It was a period of intense IT civil war. Rebel developers striking from their agile bases had won their first victory against the dictatorial IT operations empire.
During the battle, developers gained control over cool new technologies that allowed them to deliver a continuous flow of application to the business. Using nimble, cloud-based tools and agile methods, our intrepid coders finally break free from the shackles of operational tyranny.
But amidst the turmoil, imperial operations forces had developed not one, but two ultimate weapons—each with enough power to stem the tide and smash the digital dreams of the rebel forces.
Firstly, a change management death star they could wield to prevent any new apps upsetting the stability of production systems—requiring each development sortie to go before a rigorous imperial change review board. Secondly, a heavily armored “standardization” battle cruiser to ensure any engagements were fought on their terms.
This slowed down the development rebels and teams couldn’t use their fast, nimble weapons of choice.
But a new hope emerged—DevOps. A method so powerful it would apply order to the chaos, giving business the freedom to pursue and achieve their digital transformation goals.
Lightsabers at the Ready
That’s a long opening crawl and a shameless plug for the Star Wars reboot, but it does describe the conflict existing within IT departments. Of course, the blame does not lie on IT operations. It could quite have easily been a different scenario—with operations being the last stability bastion, holding back tyrannical and Vader-like developers who never give a hoot about resilience and supportability—the evil-coding empire.
Whatever the perspective, it does illustrate the technical face-off confronting many organizations today. In one corner of our galactic IT galaxy, operations Jedi have the burden of maintaining stability over a complex mix of systems infrastructure, so there’s no surprise that risk avoidance is the weapon of choice. While in the other nebula, rebel developers armed with a raft of cloud-based automation now have the means (if we let them) to bypass the operations forces completely.
“To bring balance and revert IT to its natural order, our cross-functional teams must hang up their lightsabers and embrace DevOps.”
— Peter Waterhouse, Senior Strategist, CA Technologies
Never Succumb to the Dark Side
It could be argued that stability over throughput is an acceptable and necessary trade-off if the limitations we impose through process and standardization actually increase operational performance—leading to better business outcomes. But don’t be fooled by rigid sith process lords. Evidence suggests that speed and quality are not mutually exclusive—as highlighted in a recent Freeform Dynamics report produced in association with CA Technologies.
Here, the data shows that by using a DevOps approach, 63 percent of the advanced adopters (201 respondents of the 1,442 total surveyed) were able to help the business act swiftly on digital opportunities and 61 percent were able to attack and defend more quickly and—77 percent improved customer retention while 72 percent indicated improvements in achieving customer acquisition goals (see charts below). This clearly indicates that organizations can move fast without sacrificing a high-quality experience—absolutely crucial in today’s software-driven economy for winning and keeping customers.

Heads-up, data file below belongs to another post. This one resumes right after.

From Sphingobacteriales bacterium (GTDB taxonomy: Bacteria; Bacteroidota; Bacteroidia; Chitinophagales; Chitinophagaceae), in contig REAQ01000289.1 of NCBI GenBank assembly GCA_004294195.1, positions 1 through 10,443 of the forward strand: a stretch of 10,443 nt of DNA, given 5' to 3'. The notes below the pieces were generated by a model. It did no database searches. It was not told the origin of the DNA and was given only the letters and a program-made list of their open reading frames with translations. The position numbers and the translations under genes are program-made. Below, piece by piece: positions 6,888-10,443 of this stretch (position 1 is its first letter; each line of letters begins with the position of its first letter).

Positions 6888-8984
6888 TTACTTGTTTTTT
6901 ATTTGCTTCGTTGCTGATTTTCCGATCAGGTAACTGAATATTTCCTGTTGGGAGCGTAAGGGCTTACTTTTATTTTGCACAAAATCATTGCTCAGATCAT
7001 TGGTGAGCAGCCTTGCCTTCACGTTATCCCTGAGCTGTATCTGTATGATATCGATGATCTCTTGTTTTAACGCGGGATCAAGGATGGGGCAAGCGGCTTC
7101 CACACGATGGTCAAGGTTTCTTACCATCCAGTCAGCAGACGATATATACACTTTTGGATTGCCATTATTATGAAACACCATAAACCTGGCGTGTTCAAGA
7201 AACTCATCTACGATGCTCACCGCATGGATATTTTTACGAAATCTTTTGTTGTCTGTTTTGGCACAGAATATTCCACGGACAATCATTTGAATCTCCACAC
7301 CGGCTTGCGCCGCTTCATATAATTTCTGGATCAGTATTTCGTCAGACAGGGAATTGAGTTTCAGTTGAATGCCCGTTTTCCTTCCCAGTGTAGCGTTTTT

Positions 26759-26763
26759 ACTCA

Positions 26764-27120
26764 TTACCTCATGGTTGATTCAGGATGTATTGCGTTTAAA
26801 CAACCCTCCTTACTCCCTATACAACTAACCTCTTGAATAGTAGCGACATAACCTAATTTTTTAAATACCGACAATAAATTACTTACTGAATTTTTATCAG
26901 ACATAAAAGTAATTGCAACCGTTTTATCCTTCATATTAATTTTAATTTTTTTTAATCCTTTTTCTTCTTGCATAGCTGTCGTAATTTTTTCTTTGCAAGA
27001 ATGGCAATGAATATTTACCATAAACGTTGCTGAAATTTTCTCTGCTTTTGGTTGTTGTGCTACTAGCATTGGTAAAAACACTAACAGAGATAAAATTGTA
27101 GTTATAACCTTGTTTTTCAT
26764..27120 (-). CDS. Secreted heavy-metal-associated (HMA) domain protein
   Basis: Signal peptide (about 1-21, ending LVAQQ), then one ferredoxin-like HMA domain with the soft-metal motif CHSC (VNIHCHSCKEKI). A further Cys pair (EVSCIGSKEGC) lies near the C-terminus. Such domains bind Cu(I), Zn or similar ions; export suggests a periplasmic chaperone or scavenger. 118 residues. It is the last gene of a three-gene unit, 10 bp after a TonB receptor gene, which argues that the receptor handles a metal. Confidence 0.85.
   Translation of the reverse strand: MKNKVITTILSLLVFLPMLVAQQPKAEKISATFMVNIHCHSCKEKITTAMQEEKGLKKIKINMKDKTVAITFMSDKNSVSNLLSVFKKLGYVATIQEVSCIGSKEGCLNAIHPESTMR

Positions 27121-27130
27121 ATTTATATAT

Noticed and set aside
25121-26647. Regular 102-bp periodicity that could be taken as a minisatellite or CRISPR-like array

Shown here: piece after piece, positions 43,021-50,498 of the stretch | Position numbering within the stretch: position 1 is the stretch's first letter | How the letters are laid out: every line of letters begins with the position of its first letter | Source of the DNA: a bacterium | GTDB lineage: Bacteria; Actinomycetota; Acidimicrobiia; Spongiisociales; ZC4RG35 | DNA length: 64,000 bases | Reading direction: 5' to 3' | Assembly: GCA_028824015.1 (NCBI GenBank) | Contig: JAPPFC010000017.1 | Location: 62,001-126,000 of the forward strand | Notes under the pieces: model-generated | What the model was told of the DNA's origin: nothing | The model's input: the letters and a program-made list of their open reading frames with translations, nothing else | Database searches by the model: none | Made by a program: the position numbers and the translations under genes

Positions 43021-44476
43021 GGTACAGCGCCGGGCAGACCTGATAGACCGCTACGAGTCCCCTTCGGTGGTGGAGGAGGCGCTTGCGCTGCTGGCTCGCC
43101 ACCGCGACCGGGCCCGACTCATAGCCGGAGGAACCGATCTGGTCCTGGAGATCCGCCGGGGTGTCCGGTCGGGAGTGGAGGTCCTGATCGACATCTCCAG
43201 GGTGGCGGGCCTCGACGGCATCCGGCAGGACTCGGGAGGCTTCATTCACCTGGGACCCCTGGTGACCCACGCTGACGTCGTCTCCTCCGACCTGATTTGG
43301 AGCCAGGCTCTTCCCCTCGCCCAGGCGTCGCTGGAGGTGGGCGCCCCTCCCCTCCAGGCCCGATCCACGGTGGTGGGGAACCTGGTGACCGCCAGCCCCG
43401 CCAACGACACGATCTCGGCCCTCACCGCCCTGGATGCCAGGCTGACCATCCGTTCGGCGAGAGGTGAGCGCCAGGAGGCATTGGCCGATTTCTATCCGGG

DevOps—Bringing Balance to the Force
This might sound like a load of Jedi philosophy, but maintaining balance means eliminating anything that prevents IT operating in its true natural state—a state of driving continuous business innovation from the rapid introduction of high quality software.
As suggested, corruptible forces in the shape of operational rigidity and standardization can counter these goals and should be scrutinized—but it doesn’t end there. In project and development phases, demands for more speeds and feeds (along with most of the funding) often result in application designs optimized for faster delivery, but at the expense of everything else. The result? There are more systems that are harder to maintain and support, which only increases the cost pressure on IT operations. Of course, this only gets worse when developers are incentivized on throughput and are never held accountable for to the overall disorder.
To bring balance and revert IT to its natural order, our cross-functional teams must hang up their lightsabers and embrace DevOps. For operations, this means stepping out from behind the production curtain to help development bake quality into applications—especially as they’re being developed, tested and deployed. For development, this means putting ego aside and accepting that because resilience, maintainability, scalability and security are not always top-of-mind, you’ll need help incorporating these elements. It also means everyone placing themselves in the shoes of the customer, building applications that are easier to support.
Been Successful, I Have ... Yesssss
Of course, it’ll take more than mutual back-slapping and collaboration high-fives to drive DevOps success. We also need our management Yodas—those with the courage and tenacity to drive tough cultural change initiatives. There is a big need for these Yodas, folks who can align an organization around shared goals, getting everyone—from business analysts to operations engineers to fall in love with business problems—and then work collectively to solve them.
Like Yoda (though perhaps not as unique-looking), these masters will ensure that he generative culture and continuous improvement so closely associated with DevOps always remains firmly in sight and can never be corrupted.
Now dig out and dust off that old plastic lightsaber—and make sure it’s a DevOps green one.